Your eyes are glazing over, aren't they?  You have no intention of downloading event histories, sorting, linking to Excel spreadsheets, and running long calculations.  Here's the thing:  Every one of these stats is freely available.  ESPN and Baseball Reference have RC; VORP is in the free part of Baseball Prospectus.  All you have to do is look (it's what I do; you don't really think I sit around and calculate this stuff, do you?).  How do you know Griffey's hitting .292 - did you calculate it?  No, someone else did; all you did was use someone else's work.  That's all you have to do here, now that you have an idea of what the numbers mean, and where to find them.

And that's the great frustration that I, and many others, have with guys like Marty Brenneman.  A minimal amount of effort on his part is all that's needed to see what some of this stuff means (like strikeouts not being worse than other outs), yet even though it's his job, he refuses.  That's inexcusable.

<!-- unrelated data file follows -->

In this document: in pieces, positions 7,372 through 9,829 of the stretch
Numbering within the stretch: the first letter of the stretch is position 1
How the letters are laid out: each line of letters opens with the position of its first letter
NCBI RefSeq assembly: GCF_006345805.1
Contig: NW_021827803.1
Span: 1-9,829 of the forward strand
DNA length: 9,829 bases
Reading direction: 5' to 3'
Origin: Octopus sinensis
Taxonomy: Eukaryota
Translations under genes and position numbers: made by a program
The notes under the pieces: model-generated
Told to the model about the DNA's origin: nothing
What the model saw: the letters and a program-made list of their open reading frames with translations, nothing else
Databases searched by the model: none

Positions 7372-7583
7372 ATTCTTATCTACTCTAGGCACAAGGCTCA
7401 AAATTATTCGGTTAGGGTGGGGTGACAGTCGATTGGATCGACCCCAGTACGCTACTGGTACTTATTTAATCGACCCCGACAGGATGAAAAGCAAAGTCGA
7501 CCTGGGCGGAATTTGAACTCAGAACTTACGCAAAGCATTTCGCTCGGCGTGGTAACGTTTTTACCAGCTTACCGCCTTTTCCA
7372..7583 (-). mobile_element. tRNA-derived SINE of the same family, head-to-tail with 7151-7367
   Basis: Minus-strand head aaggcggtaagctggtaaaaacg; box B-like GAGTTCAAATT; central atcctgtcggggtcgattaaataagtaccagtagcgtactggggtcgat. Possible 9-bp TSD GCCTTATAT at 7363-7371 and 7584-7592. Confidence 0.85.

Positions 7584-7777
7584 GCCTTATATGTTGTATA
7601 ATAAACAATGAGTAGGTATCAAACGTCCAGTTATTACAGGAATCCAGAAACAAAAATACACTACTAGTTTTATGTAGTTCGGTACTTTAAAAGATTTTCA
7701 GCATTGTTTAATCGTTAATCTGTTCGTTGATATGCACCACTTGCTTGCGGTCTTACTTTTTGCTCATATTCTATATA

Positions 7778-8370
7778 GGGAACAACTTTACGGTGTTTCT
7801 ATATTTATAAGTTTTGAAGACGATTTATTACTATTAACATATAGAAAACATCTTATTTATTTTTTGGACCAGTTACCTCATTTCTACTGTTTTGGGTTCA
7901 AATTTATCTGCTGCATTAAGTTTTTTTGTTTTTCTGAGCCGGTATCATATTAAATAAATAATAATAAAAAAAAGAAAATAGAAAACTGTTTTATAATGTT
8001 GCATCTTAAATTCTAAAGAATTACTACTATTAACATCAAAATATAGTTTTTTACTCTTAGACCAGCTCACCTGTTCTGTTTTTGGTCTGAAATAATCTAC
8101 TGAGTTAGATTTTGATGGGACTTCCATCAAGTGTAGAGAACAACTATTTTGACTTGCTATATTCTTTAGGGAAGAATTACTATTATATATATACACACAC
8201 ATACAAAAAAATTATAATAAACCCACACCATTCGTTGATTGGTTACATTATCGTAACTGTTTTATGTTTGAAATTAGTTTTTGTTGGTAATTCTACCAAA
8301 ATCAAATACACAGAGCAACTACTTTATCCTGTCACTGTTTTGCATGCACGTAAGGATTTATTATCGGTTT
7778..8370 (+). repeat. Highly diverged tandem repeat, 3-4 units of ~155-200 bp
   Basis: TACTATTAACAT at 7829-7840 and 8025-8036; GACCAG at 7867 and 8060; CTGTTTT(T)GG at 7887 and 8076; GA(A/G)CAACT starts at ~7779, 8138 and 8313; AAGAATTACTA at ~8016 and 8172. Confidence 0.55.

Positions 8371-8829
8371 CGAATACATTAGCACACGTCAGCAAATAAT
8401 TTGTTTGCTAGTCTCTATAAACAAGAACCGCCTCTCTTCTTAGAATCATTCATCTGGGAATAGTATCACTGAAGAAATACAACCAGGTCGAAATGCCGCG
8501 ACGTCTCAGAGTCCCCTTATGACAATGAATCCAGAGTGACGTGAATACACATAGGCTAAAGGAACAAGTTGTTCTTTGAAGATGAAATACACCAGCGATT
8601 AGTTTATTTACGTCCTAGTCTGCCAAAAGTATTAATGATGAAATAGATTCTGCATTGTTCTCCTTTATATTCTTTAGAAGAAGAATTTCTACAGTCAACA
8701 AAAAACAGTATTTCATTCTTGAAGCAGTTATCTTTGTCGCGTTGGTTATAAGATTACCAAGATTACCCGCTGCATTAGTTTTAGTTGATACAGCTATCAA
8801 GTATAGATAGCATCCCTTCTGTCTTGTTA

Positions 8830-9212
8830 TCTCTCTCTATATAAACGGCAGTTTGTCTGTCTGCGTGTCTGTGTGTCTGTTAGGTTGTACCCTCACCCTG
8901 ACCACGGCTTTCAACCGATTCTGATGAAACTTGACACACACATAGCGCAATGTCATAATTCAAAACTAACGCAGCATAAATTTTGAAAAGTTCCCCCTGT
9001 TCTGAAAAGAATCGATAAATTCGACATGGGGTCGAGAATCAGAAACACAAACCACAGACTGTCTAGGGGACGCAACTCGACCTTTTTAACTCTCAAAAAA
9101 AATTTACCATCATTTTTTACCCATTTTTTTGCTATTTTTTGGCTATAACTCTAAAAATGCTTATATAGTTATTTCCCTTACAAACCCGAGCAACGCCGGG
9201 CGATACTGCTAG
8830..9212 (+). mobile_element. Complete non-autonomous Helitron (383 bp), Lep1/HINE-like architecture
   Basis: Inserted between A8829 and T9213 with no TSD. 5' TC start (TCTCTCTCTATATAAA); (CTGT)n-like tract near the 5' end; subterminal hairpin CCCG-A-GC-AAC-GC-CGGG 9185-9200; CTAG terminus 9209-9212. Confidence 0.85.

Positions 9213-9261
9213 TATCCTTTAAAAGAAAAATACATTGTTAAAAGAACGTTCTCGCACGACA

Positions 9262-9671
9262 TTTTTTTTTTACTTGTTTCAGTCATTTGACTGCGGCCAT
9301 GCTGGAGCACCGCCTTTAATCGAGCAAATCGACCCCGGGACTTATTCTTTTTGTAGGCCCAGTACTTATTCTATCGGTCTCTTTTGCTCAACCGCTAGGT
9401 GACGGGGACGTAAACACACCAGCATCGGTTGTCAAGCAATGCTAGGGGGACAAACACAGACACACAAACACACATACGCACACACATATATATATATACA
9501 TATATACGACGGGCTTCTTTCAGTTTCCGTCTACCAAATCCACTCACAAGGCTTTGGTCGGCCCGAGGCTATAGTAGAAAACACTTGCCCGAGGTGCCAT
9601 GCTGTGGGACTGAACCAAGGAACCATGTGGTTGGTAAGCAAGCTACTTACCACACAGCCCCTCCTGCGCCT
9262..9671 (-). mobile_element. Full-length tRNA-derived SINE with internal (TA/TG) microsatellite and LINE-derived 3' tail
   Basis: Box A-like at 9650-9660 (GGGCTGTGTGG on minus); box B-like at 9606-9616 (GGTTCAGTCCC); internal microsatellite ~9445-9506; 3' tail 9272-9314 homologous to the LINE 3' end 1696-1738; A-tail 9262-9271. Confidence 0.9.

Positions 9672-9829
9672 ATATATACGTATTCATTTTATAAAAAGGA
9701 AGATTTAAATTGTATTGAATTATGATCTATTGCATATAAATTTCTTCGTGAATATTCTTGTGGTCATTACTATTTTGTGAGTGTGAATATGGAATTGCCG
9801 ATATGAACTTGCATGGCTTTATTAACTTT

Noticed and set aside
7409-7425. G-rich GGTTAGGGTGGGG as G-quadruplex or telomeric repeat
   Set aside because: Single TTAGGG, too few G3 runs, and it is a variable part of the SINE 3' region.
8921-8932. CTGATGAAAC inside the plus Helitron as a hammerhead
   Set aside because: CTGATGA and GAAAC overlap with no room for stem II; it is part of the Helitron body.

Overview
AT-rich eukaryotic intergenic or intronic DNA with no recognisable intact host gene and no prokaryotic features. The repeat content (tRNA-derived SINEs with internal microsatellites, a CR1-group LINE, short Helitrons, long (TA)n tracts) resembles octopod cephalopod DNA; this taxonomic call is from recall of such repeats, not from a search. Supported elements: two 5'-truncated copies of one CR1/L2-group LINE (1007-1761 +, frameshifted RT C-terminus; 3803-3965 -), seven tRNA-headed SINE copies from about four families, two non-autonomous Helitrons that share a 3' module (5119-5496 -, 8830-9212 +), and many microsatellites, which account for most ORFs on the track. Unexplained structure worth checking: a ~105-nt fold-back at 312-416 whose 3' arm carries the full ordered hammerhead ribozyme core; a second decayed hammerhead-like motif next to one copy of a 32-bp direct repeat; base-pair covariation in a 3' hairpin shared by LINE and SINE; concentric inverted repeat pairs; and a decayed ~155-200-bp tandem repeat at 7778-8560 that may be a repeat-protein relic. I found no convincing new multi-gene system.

I find it funny that "old school" guys seem threatened by these modern stats; they shouldn't be.  No formula in the world will see Mark Prior's "perfect mechanics" (or his propensity for injury), or Josh Hamilton's flawed makeup, or how driven Prince Fielder is by hatred.  You can't calculate a pitcher's "stuff", or a hitter's work ethic.  They can only look in the past (though Nate Silver at Baseball Prospectus thinks he can look into the future; his results are varied).   But anyone who calls themselves "professional" should know that batting average is not a good stat, and pitcher wins is completely useless.  That, in a nutshell, is the difference between "saber" guys and "old school" guys - we admit our tools are limited.